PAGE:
CityWatch: Data will determine where schools can open in New York in September, Gov. Cuomo says

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Gov. Andrew Cuomo on Monday outlined the metrics that will determine whether schools can welcome students back to the classroom in September, although the final decision will not be made until next month. He also issued new orders for out-of-state travelers as coronavirus cases continue to surge nationwide. 

The state’s plan to get students back in class includes both a formula for regions to determine if it is safe to consider reopening, plus guidelines for how that school will do so. A final decision about which schools will get a green light to open will be made the first week of August, according to Cuomo.

“Everybody wants to reopen the schools,” he said. “It’s not, do we reopen or not? You reopen when it is safe to reopen…we’re not going to put our children in a place where their health is endangered.”

The statewide formula is driven by data, Cuomo explained. Schools will reopen if that region is in Phase 4 (all regions are currently in Phase 4 except for New York City) and the daily infection rate remains at 5% as of the first week of August or lower over a 14-day average. 

The current statewide infection rate is below 2% in most of New York, according to state data. 

However, should a spike occur between the announcement and the start of school, the state does have a “safety valve.” 

“Schools will close if the regional infection rate is above 9% on a seven-day average,” Cuomo said. “It’s purely on the numbers.”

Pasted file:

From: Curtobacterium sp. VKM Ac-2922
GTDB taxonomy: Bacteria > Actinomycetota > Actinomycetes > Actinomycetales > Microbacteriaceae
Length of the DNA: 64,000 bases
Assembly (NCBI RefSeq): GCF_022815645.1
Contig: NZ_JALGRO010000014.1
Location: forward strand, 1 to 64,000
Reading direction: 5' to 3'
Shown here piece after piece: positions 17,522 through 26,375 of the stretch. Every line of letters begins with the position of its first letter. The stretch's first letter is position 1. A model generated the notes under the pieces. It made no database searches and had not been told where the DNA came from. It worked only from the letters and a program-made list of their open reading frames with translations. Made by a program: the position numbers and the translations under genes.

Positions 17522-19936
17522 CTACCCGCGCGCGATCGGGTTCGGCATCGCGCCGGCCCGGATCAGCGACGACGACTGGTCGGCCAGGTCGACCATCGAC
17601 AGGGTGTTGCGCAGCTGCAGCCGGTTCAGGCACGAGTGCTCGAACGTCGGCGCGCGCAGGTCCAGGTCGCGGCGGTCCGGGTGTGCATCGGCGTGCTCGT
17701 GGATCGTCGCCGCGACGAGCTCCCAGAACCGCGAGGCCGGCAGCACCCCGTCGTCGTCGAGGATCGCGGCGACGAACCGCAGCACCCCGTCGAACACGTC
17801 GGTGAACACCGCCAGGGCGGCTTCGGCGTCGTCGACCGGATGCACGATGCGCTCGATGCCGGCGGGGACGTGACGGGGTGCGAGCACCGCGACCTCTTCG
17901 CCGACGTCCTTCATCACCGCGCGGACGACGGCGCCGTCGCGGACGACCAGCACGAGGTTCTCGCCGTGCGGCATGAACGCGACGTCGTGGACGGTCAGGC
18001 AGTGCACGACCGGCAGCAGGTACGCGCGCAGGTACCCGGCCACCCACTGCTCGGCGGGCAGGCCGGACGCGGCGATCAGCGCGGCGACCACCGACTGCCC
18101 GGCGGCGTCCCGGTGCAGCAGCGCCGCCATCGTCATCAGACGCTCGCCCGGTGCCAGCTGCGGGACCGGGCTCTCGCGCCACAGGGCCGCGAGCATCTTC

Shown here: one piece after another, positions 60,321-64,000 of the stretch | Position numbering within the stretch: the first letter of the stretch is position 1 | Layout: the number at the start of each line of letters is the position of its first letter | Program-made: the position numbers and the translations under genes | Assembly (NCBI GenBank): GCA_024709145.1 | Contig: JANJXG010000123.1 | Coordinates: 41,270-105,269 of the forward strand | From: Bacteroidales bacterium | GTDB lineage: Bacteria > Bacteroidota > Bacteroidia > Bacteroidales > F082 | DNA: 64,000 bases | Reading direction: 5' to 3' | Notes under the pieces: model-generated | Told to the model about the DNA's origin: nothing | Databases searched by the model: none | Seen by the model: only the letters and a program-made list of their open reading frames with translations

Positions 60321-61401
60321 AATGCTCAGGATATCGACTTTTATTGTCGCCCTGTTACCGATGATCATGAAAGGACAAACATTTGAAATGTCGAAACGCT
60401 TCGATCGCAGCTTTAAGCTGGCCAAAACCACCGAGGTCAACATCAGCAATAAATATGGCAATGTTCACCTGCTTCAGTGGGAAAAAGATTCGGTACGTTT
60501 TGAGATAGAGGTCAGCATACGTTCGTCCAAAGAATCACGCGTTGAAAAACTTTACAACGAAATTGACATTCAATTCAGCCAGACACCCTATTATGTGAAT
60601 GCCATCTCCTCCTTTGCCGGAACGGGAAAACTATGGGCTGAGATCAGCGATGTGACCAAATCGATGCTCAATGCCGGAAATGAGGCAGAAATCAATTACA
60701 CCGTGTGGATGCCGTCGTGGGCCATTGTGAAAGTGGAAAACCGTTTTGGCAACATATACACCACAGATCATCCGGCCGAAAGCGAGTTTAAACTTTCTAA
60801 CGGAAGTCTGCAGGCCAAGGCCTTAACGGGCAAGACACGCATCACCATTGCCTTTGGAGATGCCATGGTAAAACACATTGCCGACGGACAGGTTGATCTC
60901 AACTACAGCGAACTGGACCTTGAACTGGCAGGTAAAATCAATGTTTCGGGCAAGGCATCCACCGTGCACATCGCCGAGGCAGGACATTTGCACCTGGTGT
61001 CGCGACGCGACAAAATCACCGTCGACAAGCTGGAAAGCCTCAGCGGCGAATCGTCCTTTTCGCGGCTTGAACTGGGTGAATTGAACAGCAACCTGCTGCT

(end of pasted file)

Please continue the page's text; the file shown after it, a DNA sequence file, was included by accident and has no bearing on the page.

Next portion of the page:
The New York State Department of Education also issued guidelines for reopening on Monday. These include testing and screening, social distancing mandates, a framework for in-person and remote learning and other education guidelines. 

However, Mayor Bill de Blasio announced last week that New York City schools will reopen in a limited way in September. Cuomo’s office published a statement calling the mayor’s “premature.”

See: While politicians squabble, New York schools make their own plans

Numbers in all New York regions across the state “are good,” Cuomo added, noting that around 51,000 people were tested on Sunday and the amount of positive tests hovering was just over 1%. There were 792 new hospitalizations, the lowest since March 18, according to Cuomo. Ten people died on Sunday of the virus. More than 400,000 cases have been reported in the state, and close to 25,000 fatalities. On Saturday, New York City reported no deaths for the first time since March. 

But concerns remain about travelers from states that have seen recent peaks in positive COVID-19 patients—such as Florida, Arizona and Texas—spreading the virus in New York. 

The state has already instituted a mandatory 14-day quarantine for these travelers, but non-compliance has led to outbreaks, the governor said. He pointed to rising cases in upstate Rensselaer County, where someone visited from Georgia. About 2.5% of tests there came back positive for the virus as of Sunday, according to New York state data.

To combat a resurgence, Cuomo announced an emergency health order mandating that everyone flying into New York must provide information to airport officials about where they are coming from and where they are staying. Location forms will be available on the airplane or electronically.

“If you leave the airport without providing the information, you will receive a summons immediately with a $2,000 fine,” Cuomo said. “You can then be brought to a hearing in order to complete mandatory quarantine.” 

The mandate will be carried out at all New York state airports. No other details on the mandatory quarantine were provided at the news conference.

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Travelers’ compliance to the quarantine is crucial to keeping the virus under control in New York, Cuomo noted. 

“It came in through the airports,” he said. “It will come in through the airports once again.”